Track body composition change with skin folds, not the scales

I guess with body composition change, particularly with athletes, try not to use a scale as your measure for tracking that, there are really shit measure of body composition change. Because the scales fluctuate all the time based on your hydration status – whether you’ve drunk more or less. How much stuff is in your gut – how much food and bulk you’ve eaten through your whole gastrointestinal system. How much fibre you’ve eaten and that can bulk up what’s in your colon too so that can change. Plus, fluctuations with hormones across the month for females, our weight can change by 1-2kg just with hormone issues. And then you’ve got how well you’ve slept and a whole heap of other factors.

So the scale number is really not a good indication of what’s going on. I like to track body composition change with Skin Folds. That is a really good way to see what’s actually happening at the body fat level, rather than just a number on the scale. I see often, particularly females, you jump on the scales and the number’s the same and you’d get super disheartened that you’ve been working so hard on training and your nutrition and nothing’s changed. Then you do their Skin Folds, and they’ve dropped 5 or 10mm of Skin Folds. Because they’ve been eating properly, they’ve been able to drop body fat and maintain or even put on a little bit of muscle. So don’t rely on the scales when we’re talking about tracking body composition change.


So the Gold standard for me is a DXA which is a body composition scan once a year for my athletes which measures your whole body in a machine. It’s what you might jump in to if you do your bone density – different scan but similar machine and it tells you how much muscle tissues you are, how much bone tissue you’re made up of and also how much body fat you’re made up of. So, it’s getting a sense for how much of those things you are made up of.

And then Skin Folds we do every 4 weeks and that’s more fine tuning tracking your body composition and it measures the distance in the fold of the body fat that sits outside of your muscle. I’d suggest getting a trained anthropometrist to do that for you. So, look for somebody that’s ISAK accredited. That means they’re trained to the international standard to do Skin Folds properly. So that when you repeat the measure every 4 weeks, you know that that data - there’s always a little bit of noise with any body composition measure, even DXA. But making sure that noise is the smallest level possible so that you can accurately track that change.

Those would be my tips for how to monitor how your body composition is going through Ironman and make sure that you are actually dropping body fat and not dropping muscle. Because I change meal plans based on skin fold results as well. Again, why I do packages, because all of this stuff happens to set you up for success to make sure that your Ironman race day is the best that it can possibly be.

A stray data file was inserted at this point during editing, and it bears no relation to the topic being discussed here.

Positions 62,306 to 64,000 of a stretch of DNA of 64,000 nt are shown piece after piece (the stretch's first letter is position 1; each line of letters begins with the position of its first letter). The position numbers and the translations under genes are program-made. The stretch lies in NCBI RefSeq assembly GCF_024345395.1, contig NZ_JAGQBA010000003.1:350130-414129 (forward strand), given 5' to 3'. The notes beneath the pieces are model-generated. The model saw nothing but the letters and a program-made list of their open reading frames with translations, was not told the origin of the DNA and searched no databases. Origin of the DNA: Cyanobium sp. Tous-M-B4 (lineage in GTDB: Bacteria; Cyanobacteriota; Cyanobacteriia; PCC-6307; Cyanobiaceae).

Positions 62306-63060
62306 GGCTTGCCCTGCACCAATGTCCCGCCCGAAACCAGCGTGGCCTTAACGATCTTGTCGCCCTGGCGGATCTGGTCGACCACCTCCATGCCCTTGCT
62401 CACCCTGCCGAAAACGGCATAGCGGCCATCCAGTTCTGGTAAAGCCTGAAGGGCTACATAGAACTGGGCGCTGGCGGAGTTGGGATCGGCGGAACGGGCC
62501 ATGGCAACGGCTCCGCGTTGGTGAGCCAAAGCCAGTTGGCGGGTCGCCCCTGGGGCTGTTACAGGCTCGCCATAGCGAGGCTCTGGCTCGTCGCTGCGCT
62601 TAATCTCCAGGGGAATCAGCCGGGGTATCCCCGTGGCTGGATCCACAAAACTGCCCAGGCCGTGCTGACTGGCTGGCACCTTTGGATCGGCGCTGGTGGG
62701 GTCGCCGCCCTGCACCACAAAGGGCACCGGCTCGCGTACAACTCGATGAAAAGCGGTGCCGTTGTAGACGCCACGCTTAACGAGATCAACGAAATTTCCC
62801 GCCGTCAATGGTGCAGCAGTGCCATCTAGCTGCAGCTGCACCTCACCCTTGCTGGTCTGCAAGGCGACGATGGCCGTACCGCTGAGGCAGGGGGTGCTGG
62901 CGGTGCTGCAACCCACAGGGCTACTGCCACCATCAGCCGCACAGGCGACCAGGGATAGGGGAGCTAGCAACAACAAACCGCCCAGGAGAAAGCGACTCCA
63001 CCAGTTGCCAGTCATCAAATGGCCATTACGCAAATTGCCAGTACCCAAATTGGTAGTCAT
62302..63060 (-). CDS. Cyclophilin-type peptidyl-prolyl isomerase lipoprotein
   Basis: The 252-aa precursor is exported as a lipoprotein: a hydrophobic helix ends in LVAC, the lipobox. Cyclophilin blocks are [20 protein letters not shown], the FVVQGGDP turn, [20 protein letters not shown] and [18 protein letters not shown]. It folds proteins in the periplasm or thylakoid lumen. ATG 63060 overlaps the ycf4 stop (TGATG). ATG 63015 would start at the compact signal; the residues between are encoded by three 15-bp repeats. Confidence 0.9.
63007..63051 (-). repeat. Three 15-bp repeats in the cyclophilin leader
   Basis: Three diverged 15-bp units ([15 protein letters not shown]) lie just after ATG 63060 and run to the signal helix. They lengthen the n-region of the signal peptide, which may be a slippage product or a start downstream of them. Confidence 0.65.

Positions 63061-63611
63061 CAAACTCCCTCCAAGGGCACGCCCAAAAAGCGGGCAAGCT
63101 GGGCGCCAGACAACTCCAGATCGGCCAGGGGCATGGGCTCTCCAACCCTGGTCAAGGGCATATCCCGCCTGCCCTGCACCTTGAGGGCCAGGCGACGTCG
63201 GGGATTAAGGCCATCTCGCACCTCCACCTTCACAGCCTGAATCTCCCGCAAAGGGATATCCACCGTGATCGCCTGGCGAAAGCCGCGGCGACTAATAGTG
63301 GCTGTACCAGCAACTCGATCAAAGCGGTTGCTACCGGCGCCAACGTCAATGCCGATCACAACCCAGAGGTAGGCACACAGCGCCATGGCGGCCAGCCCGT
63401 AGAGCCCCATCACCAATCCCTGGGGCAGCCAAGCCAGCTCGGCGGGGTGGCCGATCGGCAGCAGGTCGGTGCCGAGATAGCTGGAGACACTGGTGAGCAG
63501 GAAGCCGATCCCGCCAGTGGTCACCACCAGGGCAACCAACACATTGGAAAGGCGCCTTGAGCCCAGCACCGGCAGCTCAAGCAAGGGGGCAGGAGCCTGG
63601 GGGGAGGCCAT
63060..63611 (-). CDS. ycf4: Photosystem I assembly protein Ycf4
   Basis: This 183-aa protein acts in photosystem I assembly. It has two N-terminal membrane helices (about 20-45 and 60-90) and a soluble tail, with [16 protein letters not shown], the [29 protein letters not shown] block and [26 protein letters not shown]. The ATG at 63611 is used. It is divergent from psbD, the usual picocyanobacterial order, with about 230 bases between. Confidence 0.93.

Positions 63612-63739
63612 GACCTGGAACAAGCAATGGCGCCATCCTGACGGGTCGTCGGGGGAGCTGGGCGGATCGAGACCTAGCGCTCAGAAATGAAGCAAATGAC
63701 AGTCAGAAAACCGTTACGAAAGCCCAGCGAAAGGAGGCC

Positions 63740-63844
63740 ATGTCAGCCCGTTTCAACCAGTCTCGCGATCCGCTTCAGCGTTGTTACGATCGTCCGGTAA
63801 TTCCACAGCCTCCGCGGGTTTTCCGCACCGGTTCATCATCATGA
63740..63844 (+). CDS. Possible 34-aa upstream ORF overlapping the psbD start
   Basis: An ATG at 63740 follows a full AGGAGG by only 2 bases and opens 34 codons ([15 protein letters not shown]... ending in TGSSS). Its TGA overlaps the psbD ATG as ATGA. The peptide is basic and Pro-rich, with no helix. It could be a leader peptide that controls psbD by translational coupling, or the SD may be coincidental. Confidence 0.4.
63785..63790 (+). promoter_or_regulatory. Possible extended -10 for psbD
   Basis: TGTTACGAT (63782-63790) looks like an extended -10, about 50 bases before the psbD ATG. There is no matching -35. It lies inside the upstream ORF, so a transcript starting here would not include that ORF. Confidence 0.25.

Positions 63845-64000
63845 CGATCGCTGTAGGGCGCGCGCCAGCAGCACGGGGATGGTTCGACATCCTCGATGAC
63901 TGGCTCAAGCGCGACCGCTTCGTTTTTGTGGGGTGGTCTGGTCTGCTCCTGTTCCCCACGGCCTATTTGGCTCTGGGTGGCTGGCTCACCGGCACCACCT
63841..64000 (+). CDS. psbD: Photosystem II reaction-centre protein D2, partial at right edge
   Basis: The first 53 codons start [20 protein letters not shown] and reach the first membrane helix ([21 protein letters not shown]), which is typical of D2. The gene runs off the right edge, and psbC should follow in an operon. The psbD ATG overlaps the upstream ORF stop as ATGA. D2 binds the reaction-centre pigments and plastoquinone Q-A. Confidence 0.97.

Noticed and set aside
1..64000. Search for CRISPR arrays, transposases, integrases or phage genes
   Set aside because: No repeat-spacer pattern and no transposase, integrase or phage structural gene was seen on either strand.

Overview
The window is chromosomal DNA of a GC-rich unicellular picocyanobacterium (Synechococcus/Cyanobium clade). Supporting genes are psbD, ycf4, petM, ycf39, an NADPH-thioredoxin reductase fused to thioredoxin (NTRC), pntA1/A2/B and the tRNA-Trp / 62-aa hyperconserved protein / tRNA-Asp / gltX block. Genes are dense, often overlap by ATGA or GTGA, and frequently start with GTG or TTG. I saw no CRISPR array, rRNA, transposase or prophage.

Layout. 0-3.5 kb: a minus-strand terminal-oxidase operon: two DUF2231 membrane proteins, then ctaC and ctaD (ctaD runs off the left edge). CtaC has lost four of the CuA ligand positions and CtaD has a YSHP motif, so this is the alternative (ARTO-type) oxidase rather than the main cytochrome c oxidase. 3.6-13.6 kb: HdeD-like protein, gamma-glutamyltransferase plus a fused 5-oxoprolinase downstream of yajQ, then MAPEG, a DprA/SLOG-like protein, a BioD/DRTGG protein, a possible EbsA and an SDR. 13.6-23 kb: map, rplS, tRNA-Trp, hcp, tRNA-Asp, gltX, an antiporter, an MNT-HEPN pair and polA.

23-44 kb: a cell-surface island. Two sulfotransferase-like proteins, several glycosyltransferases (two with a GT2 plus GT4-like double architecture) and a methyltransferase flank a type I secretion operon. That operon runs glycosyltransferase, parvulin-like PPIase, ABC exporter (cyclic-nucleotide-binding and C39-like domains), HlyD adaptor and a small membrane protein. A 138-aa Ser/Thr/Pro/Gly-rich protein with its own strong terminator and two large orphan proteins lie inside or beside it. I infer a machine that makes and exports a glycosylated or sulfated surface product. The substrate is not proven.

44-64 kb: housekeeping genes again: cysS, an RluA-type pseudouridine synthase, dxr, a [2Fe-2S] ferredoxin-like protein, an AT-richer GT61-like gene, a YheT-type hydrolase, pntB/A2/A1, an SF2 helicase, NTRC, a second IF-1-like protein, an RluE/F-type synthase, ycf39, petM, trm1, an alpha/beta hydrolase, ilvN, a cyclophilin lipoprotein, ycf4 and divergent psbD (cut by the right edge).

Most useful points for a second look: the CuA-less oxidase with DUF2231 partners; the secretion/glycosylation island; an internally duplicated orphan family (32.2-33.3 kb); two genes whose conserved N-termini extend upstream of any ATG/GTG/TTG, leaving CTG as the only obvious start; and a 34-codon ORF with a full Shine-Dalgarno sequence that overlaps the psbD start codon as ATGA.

Journey to fitness said “thanks again for sharing, have a wonderful day”

You’re welcome!

They would be my top tips for how to lose body fat during an Ironman training build. Just to summarise quickly what they were:

  1. making sure you eat strategically,
  2. you have a sports dietitian approved meal plan,
  3. you let training drive that change your body composition rather than really trying to chase it. I think that’s important for making sure you lose fat and not muscle,
  4. try to do it earlier rather than later so you’re not chasing your tail in the back end when you should be really just fuelling for performance,
  5. you shouldn’t be race weight all year – I think that’s really important; you should have a bit of fluctuation with your weight but not big ones not like 5-10+ kilos. They should be smaller fluctuations.
  6. Slow and steady weight loss wins the race. It shouldn’t be really fast.
  7. And then also I guess finally, if we’re talking about tracking those changes in body composition make sure you’re doing that with something like skin folds with somebody that’s qualified to do so and not doing it with scales. I’m an ISAK accredited Anthropometrist. I have to do a whole heap of CPD and a number of profiles every few years to keep accredited. I’ve done thousands of skin folds so I’m actually going to do another session on what they are and what to look for when you’re looking for somebody to try and do them for you, so you know that they’re doing it properly.

If we’ve got a bunch of triathletes online and you haven’t got it yet, make sure you download my free Triathlon Nutrition Checklist. It’s a 50-point checklist to see how well you’re nailing your nutrition and I want you to go through it. And if you’re in the Dietitian Approved Crew Facebook group, jump on there and let me know what your number is and if there’s any particular areas that you need to work on or have any questions around like how to do that.

Alright, I might jump off before my voice fails but that’s for joining me! Thank you for asking that great question Burkey. I will see you next week!